Ghana files arbitration suit over border dispute with Ivory Coast

  • World
  • Wednesday, 24 Sep 2014

ACCRA (Reuters) - Ghana has taken legal action under a U.N. convention to resolve a maritime border dispute with Ivory Coast over water close to oil fields licensed by British firm Tullow Oil.

Ghanaian Attorney General Marrieta Brew Appiah-Oppong said oil companies could continue to operate during the arbitration process, which could take up to three years.

Ghana filed the suit under the U.N. Convention on the Law of the Sea after 10 bilateral meetings failed to resolve the issue, she said. The two countries have never officially agreed on the boundary and their maps of territorial waters overlap.

A resolution is crucial for oil and gas exploration and it could end any uncertainty for Tullow, which first discovered the Tweneboa, Enyenra, and Ntomme (TEN) cluster development in 2009 in Ghana's Deepwater Tano licence close to the disputed area.

"I don't think we will lose. We are extremely confident about this case," Appiah-Oppong told a news conference in the Ghanaian capital. There was no immediate comment from authorities in Ivory Coast.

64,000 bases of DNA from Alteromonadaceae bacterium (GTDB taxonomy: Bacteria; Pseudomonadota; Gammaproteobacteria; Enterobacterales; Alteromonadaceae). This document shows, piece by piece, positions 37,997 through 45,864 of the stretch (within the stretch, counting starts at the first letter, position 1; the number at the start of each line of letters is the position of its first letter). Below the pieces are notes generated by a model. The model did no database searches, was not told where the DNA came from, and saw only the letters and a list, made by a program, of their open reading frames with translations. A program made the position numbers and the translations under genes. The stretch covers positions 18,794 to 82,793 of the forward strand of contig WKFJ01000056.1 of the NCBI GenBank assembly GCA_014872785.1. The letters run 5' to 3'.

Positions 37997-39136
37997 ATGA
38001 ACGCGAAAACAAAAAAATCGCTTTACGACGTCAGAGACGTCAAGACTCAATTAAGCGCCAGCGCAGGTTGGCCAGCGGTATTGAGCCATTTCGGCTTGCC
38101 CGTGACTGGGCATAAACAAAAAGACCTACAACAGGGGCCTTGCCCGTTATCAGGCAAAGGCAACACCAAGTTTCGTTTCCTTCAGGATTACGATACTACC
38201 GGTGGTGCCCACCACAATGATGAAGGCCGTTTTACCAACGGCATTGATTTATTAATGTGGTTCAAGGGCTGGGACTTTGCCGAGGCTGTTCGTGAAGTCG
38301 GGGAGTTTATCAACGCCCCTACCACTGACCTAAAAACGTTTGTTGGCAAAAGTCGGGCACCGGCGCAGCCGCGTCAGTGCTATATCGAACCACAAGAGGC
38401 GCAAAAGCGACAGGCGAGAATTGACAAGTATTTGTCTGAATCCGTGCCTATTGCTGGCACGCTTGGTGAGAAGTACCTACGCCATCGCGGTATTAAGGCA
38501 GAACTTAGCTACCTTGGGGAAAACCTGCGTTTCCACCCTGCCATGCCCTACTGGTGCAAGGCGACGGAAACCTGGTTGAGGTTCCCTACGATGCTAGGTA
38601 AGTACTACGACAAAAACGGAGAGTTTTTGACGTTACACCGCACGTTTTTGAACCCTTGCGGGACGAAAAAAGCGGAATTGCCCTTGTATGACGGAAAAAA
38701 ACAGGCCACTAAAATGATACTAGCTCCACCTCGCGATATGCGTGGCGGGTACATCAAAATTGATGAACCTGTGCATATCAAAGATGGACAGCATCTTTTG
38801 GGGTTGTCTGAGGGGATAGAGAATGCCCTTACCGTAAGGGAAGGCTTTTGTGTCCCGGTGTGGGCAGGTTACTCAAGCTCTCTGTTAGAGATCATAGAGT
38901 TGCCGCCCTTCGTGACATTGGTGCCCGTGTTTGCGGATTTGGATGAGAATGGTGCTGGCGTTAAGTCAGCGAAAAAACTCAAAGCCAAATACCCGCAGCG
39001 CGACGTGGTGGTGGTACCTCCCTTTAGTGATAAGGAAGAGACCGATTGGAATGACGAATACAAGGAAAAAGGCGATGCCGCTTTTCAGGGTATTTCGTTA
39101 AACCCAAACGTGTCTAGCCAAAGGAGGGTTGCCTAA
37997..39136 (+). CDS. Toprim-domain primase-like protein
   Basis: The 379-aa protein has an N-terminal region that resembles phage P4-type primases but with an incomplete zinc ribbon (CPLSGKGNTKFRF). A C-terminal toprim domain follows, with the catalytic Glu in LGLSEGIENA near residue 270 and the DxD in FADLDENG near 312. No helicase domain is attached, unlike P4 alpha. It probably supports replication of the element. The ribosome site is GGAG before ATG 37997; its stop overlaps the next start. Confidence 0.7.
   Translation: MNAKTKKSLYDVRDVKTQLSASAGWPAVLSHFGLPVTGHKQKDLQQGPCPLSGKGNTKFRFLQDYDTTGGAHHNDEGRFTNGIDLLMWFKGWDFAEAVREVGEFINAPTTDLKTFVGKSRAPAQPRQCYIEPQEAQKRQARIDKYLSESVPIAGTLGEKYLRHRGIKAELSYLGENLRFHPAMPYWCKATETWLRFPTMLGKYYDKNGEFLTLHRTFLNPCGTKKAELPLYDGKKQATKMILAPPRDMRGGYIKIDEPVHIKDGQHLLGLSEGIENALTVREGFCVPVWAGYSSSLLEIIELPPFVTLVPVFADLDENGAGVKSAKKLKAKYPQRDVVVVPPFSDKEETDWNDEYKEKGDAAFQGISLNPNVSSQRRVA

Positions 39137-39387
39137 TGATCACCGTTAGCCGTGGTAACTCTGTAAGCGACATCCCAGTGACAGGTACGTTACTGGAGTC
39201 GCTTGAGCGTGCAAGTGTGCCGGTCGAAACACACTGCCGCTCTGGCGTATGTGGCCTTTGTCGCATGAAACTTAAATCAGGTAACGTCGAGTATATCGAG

Oil is a major source of revenue in Ghana, a politically stable country with a fast-growing economy that also yields gold and cocoa. Ivory Coast, the world's top producer of cocoa, is also growing strongly after years of political turmoil.

Earlier, Ghanaian Minister of Communications Edward Omane Boamah told Reuters the goal of the talks was a peaceful settlement and the government wanted to retain good relations with its western neighbour.

Tullow is the largest stakeholder in the TEN project and its partners are Anadarko, Kosmos Energy, Sabre Oil & Gas Holdings Ltd as well as the Ghana National Petroleum Corporation.

Oil exploration in Africa's Gulf of Guinea has accelerated since Ghana discovered the giant Jubilee offshore oil and gas field in 2007 and Tullow brought it online in record time in late 2010.

Ivory Coast, which drilled only a handful of exploration wells during a decade-long political crisis that ended in 2011, is now seeking to develop its potentially lucrative offshore oil and gas sector.

Ivory Coast accused Ghana in April 2013 of encroaching on a part of its maritime territory rich in hydrocarbons.

(Additional reporting and writing by Matthew Mpoke Bigg; Editing by Mark Heinrich)

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